Published on
May 14, 2021
Review Author(s)
Book Author(s)
Michael Green
Other Publication Information
Hardback: Pages : 224 9.5 X 6.5 inches
Company: Pen & Sword - Website: Visit Site
Provided by: Casemate UK - Website: Visit Site

Artillery has generally been known as the King of Battle for quite a long time and for good reason. The ability to reach out and touch your opponent on a battlefield is an obvious advantage. And if you can do that first, further, with more power than your opponent there’s a strong chance your forces are going to win the day. Battlefield artillery has come a long way since the United States has been in existence, and the US has found itself at the forefront of that development. This book gives that history a quick glance in both text and pictures.

Written by Author Michael Green, this book is printed on high quality paper and contains 224 pages. There are 250 black and white pictures and 19 in full color in the middle of the book. The photos used in the book are all crisp and clear images. Most are found in the public domain and a few are from private collections. Each chapter closes with pictures of related artillery mentioned in each chapter. The color pictures are of modern subjects, with the exception of one Civil War era piece located at an unnamed Civil War site.

The book starts off with a dedication, a forward and four notes to the reader. The first note being this book only covers the topic in general terms. There are six chapters and finishes with a bibliography. The chapters are laid out chronologically beginning in 1775 and the story continues up to present day weaponry. Chapters are laid out in brief snippets of information, with the longest being about 5-6 paragraphs. The Author gets relevant information across quickly and to the point with little or no wasted words. A section can be read in a few minutes which makes for a fast-paced read. As the information is presented chronologically, the reader can skip around, and cherry pick the information they’re interested in.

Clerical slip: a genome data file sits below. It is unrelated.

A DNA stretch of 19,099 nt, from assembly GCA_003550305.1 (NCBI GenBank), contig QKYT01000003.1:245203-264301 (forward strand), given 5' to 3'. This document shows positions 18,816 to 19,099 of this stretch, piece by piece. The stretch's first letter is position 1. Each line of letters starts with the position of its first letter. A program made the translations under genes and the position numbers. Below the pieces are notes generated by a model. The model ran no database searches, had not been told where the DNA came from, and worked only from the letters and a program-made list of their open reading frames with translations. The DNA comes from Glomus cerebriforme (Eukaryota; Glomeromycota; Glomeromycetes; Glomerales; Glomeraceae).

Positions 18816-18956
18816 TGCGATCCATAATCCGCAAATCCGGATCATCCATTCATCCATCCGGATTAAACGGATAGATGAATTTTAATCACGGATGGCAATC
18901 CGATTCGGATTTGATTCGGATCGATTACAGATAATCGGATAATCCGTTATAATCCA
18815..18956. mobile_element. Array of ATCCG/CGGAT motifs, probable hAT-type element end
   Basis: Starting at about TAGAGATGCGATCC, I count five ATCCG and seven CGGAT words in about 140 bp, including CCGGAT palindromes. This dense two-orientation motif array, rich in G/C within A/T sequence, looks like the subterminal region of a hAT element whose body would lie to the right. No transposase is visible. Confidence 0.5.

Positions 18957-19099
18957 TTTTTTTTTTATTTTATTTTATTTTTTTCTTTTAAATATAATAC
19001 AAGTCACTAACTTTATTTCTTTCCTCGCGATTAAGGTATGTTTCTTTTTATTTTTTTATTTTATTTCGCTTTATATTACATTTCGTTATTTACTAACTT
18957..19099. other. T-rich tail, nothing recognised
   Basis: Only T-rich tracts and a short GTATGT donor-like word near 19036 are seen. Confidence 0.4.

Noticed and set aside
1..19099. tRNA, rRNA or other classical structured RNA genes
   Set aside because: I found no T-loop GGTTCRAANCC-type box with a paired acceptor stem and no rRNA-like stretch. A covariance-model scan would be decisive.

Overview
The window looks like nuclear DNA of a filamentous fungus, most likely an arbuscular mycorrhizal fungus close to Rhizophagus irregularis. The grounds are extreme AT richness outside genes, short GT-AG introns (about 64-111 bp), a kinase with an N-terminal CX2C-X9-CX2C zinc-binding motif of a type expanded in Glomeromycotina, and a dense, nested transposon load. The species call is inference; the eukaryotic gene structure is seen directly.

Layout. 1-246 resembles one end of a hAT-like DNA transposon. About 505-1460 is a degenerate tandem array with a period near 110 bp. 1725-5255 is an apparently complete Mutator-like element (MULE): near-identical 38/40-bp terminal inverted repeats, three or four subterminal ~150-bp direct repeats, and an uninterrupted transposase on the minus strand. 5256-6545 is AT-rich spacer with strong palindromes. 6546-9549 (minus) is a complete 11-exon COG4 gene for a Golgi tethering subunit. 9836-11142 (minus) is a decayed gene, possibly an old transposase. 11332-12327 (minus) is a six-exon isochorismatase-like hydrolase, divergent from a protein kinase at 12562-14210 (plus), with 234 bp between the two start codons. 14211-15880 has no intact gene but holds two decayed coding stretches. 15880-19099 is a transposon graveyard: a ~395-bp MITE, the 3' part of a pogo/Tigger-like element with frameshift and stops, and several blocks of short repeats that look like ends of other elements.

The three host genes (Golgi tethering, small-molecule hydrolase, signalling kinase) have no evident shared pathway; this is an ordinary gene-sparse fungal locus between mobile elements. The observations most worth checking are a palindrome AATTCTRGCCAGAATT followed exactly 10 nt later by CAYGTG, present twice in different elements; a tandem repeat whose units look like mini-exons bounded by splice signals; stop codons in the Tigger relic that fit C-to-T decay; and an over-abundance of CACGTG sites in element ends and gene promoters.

Each chapter tells of specific eras in artillery use and development. Chapter One deals with the period up to the Civil War, Chapter Two is related to the Civil War and the many developments both technological and tactical use. Chapter Three brings the reader into the First World War. Chapter Four covers World War two. Chapter Five cover the Cold War and Viet Nam. And finally, Chapter Six related to the Post-Cold War era. Each chapter closes with a visual record of the equipment mentioned. The later chapters include rockets and missiles used in the artillery role as well as fire control platforms used in conjunction with the hardware being discussed.

The text is written in a clear, fast paced, and informative style that lends itself nicely to the books format. While the book isn’t an in depth look at artillery it is a good steppingstone for further research. A great place to start, if you will. I enjoyed the read and learned a number of things. The informational snippets are great when the reader only has a limited time for reading. Modelers will love the books photos as they show much of the equipment in operation and gives plenty of display weathering and marking ideas. The book is a valued addition to my library, and I highly recommend it. My thanks to Casement Publishers and IPMS/USA for providing this sample for review. To check out more great titles from Pen and Sword visit their web site at


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